Parkinson’s Disease in the Mouse: Valid and Invalid Models for Future Use

Jennifer A. Aeling, Winona State University
Matthew A. Weber, Winona State University

This grant(s) was awarded for the 2012-2013 academic year.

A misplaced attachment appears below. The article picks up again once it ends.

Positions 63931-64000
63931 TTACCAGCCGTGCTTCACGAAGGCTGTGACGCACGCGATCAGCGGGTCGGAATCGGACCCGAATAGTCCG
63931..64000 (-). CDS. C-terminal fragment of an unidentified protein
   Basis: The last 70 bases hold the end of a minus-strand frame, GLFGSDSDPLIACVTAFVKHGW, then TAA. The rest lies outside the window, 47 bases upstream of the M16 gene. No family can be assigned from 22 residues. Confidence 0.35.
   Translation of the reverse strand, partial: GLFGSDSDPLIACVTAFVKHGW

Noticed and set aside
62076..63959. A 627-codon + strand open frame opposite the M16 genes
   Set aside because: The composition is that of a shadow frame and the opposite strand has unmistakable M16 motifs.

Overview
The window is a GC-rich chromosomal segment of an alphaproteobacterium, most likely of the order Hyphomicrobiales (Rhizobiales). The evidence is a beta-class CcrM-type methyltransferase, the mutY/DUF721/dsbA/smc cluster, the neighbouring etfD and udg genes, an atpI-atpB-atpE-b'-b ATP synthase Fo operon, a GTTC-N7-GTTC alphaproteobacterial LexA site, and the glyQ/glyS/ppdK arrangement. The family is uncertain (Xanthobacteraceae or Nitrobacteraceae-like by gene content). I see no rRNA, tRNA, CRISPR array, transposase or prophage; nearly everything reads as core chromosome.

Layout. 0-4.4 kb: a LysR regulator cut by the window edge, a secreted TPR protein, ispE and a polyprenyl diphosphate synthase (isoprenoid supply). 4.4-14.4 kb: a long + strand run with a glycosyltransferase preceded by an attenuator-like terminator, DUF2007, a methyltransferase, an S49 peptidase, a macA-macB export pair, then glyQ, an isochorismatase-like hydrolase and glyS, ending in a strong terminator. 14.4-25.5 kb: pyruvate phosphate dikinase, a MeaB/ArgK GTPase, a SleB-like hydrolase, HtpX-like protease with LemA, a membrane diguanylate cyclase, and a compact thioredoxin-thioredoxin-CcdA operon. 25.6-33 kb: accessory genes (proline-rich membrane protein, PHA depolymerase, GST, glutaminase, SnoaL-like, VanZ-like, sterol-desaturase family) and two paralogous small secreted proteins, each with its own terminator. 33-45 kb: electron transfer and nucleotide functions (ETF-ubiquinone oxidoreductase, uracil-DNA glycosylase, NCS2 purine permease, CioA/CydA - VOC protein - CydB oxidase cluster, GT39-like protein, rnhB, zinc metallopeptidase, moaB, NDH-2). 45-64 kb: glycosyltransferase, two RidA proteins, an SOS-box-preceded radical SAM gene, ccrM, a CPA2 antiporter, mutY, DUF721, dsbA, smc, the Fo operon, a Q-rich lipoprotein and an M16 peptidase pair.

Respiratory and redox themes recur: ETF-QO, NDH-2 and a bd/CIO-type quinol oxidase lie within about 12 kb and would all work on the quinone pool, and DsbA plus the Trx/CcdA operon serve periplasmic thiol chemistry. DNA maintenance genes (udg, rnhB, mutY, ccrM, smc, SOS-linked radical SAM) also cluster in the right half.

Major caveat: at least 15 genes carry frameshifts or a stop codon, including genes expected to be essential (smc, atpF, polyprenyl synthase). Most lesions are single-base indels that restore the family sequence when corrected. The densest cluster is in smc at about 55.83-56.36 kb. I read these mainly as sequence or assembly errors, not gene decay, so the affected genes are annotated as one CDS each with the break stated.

“Parkinson’s Disease (PD) is a neurodegenerative disorder affecting approximately 1% of elderly Americans that results from progressive loss of dopaminergic neurons. Common motor symptoms of PD include resting tremor, rigidity, bradykinesia or akinesia and postural instability” (Zesiewicz et al., 2009). “Almost all patients with PD have non-motor and neuropsychiatric features, including sleep disturbances, compulsive and impulsive behaviors, autonomic dysfunction and psychosis” (Fernandez, 2012). In the years to come, as the average age increases the amount of PD patients will also increase due to the late onset of most PD cases. As the amount of PD cases caused by environmental factors decreases, the amount of genetic PD research may increase significantly. There are several different gene mutations that are believed to cause a form of inherited PD. “Mutations in leucine-rich repeat kinase 2 (LRRK2) are the most common genetic cause of Parkinson’s disease” (Li et al., 2009). In this study we evaluated the appropriateness of the FVB/N-Tg(LRRK2*R1441G)135Cjli/J as a mouse model compared to the symptoms commonly seen in human PD LRRK2 patients and to those of the common reserpine induced model of PD.